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Locked-Out Crystal Sugar Worker: 'We Didn't Do Anything to Deserve This'

Locked-Out Crystal Sugar Worker: 'We Didn't Do Anything to Deserve This'

Michael Frank headed over to a rally in East Grand Forks, Minn., last night, one of many he’s taken part in over the past year. Frank, along with 1,300 other workers, was locked out of the American Crystal Sugar factory a year ago, and last night’s event was part of the workers’ ongoing efforts to urge the sugar beet processing company return to the bargaining table.

“They don’t want to sit down with us,” said Frank, a 33-year veteran with with company and currently day warehouse foreman. “We didn’t do anything to deserve this.”

The company locked out the workers Aug. 1, 2011, during bargaining talks over a successor contract between American Crystal Sugar and five local unions of the Bakery, Confectionary, Tobacco and Grain Millers (BCTGM) at various locations in Minnesota, North Dakota and Iowa.

BCTGM members overwhelmingly rejected the company’s final offer last year, which included significant increases to workers’ health care costs and major changes to job security, including the right to outsource work and seniority language. (Sign a petition calling on American Crystal Sugar CEO Dave Berg to treat workers fairly and return to the bargaining table.)

Before locking out the workers, the company was hugely profitable, with $1.5 billion in fiscal 2011 net earnings, up from $1.2 billion in 2010. In 2011, CEO Dave Berg took in nearly $2.5 million in total compensation

American Crystal has replaced the workers, bringing in people from around the country and creating tension throughout the once close-knit community. In small farming towns like East Grand Forks, it’s easy to run into someone who just took your job.

As Frank describes it:

We’re basically another middle class getting beat up here in the valley. What used to be family isn’t any more.

It’s also hard to imagine newcomers performing such highly skilled work. Before he became a foreman, Frank’s job involved molasses desurgarization—a new process by which more sugar is extracted than ever before by running molasses through resin beads.

Although clearly frustrated by his many months off the job, Frank, 52, remains solid in his commitment to stick with his co-workers and demand Crystal Sugar give workers a fair shake. A widow who’s caring for his three children, ages 6, 9 and 12. Frank is an active member of his local union’s solidarity committee, a group that reaches out to the Red River Valley community to mobilize participation in events and to fundraise for the families affected by the lockout.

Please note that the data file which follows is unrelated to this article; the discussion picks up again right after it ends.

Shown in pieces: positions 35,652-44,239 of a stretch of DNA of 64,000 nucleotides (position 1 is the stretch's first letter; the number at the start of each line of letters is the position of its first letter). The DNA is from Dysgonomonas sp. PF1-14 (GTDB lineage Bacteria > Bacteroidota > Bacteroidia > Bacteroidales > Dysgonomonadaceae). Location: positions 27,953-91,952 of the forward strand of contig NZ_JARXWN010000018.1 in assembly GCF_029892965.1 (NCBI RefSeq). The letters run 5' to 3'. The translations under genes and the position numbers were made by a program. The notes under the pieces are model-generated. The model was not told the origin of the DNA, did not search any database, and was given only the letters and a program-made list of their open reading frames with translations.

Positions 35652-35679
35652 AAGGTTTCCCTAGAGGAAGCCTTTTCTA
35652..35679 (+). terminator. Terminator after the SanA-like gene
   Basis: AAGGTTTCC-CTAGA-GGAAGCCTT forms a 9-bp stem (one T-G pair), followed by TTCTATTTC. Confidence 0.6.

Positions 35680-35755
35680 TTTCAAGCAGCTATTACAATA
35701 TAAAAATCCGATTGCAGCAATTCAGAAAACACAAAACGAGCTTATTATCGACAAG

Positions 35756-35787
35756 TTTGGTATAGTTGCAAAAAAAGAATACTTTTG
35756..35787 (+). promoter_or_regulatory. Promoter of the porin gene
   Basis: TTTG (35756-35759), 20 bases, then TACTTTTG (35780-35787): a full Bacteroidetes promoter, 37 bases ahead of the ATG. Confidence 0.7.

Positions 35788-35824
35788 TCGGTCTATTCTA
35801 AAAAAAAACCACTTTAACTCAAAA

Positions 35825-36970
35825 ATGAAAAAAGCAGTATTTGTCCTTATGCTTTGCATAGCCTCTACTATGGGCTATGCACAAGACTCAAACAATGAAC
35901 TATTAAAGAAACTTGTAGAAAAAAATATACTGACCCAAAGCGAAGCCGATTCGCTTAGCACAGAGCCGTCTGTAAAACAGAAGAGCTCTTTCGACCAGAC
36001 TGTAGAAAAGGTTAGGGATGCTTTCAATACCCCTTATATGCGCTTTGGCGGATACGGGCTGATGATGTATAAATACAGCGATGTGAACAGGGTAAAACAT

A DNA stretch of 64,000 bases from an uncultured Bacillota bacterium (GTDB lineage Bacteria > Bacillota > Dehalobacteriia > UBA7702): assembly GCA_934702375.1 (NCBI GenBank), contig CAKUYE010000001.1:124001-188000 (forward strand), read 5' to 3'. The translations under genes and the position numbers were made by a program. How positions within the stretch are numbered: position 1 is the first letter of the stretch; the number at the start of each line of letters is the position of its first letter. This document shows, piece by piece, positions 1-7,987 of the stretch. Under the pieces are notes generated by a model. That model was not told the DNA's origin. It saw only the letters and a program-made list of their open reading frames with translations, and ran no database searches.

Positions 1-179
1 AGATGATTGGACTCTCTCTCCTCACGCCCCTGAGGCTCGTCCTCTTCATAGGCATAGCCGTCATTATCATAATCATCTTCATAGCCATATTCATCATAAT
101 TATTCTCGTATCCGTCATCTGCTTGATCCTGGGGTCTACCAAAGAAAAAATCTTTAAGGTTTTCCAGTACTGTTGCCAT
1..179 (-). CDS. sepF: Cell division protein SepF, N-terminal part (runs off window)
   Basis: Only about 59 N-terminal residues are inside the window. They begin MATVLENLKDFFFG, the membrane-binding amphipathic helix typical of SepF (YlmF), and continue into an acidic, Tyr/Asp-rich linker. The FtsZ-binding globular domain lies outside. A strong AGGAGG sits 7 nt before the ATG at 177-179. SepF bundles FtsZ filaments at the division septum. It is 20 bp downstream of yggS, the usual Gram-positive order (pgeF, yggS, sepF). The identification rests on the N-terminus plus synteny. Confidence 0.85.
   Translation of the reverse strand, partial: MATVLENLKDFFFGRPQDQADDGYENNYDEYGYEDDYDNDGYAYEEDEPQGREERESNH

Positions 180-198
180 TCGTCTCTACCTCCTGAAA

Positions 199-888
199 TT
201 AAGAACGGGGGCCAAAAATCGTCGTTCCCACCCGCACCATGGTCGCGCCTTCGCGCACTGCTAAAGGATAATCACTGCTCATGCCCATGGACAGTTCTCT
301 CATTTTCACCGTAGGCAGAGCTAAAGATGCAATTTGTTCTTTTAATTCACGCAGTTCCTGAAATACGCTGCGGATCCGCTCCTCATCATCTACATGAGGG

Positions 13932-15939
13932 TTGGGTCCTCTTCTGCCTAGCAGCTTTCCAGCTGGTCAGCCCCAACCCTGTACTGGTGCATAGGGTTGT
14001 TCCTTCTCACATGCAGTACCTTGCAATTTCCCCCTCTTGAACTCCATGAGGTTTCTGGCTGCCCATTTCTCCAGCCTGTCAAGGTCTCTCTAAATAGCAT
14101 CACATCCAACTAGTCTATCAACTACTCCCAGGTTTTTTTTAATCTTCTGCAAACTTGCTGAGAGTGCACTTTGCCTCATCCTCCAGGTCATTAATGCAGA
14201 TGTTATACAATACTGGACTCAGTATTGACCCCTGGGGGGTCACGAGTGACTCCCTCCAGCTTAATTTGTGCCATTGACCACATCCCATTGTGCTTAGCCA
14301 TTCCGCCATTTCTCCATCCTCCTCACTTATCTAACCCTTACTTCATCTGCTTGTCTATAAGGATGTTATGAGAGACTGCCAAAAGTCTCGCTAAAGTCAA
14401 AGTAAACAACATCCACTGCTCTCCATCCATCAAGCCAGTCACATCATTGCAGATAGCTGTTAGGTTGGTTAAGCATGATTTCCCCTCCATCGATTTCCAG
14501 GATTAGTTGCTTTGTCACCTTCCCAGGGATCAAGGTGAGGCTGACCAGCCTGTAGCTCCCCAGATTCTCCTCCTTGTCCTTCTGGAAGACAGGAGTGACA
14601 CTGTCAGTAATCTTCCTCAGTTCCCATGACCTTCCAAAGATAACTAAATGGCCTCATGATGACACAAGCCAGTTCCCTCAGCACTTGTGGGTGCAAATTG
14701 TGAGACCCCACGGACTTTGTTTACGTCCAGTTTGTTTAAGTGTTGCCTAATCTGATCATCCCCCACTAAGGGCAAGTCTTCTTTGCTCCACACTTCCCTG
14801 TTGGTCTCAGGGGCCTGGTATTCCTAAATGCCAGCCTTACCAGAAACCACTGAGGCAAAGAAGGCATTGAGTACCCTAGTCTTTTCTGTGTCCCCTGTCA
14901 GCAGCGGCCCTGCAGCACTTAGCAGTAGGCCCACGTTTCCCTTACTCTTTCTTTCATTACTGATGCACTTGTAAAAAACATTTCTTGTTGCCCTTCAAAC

American Crystal Sugar is a big player on Capitol Hill, giving more than $1.5 million in campaign contributions to members of both parties since 2011, according to opensecrets.org. The company is a beneficiary of a government policy that restricts imports of sugar from overseas, writes Minnesota Public Radio News

This week, AFL-CIO President Richard Trumka sent a letter to 177 members of Congress who have accepted campaign contributions from Crystal Sugar this year and urged them to send the company’s money back. In it, Trumka writes:

Rather than negotiate with BCTGM to provide a fair share of the earnings to the workers who were instrumental in generating them, this company and its management have embarked upon a path designed to break the union itself. David Berg, the current CEO, has likened the workers and their contract to a “cancerous tumor.” I am sure you do not approve of this blatant disregard for working families and their communities.

Many unions have contributed to the strike fund, and the  workers have received support from throughout their communities. Rep. Keith
Ellison (D-Minn.)  called on the company to return to the bargaining table and pointed out that the workers “stood shoulder to
shoulder with the company to fight for a better sugar program in the farm bill just because that’s how dedicated they are.” Yet,

What have they got in return? They’ve gotten locked out.

(Watch a video of Milwaukee Alderman Tony Zielinksi calling Crystal Sugar CEO Berg—and you can do the same: 218-236-4400.)

Members of the unions’ “road warriors” group travels throughout the country to get out their message and build support. In May, two-dozen locked-out workers traveled from Drayton, N.D., for a seven-day, 200-mile  journey to Moorhead, Minn., headquarters of American Crystal Sugar. Earlier this year, workers from American Crystal joined locked out workers from Cooper Tire in a 1,000-mile Journey for Justice from
Fargo, N.D., to Findlay, Ohio. The journey highlighted the corporate greed behind the lockouts, and the growing drive by corporate CEOs to drive down wages and benefits to pad their own pockets.

Speaking at last night’s rally, Anthony, 15, son of a locked-out worker, said Crystal Sugar would learn that

When you pick a fight with one working family, you are picking a fight with all working families.

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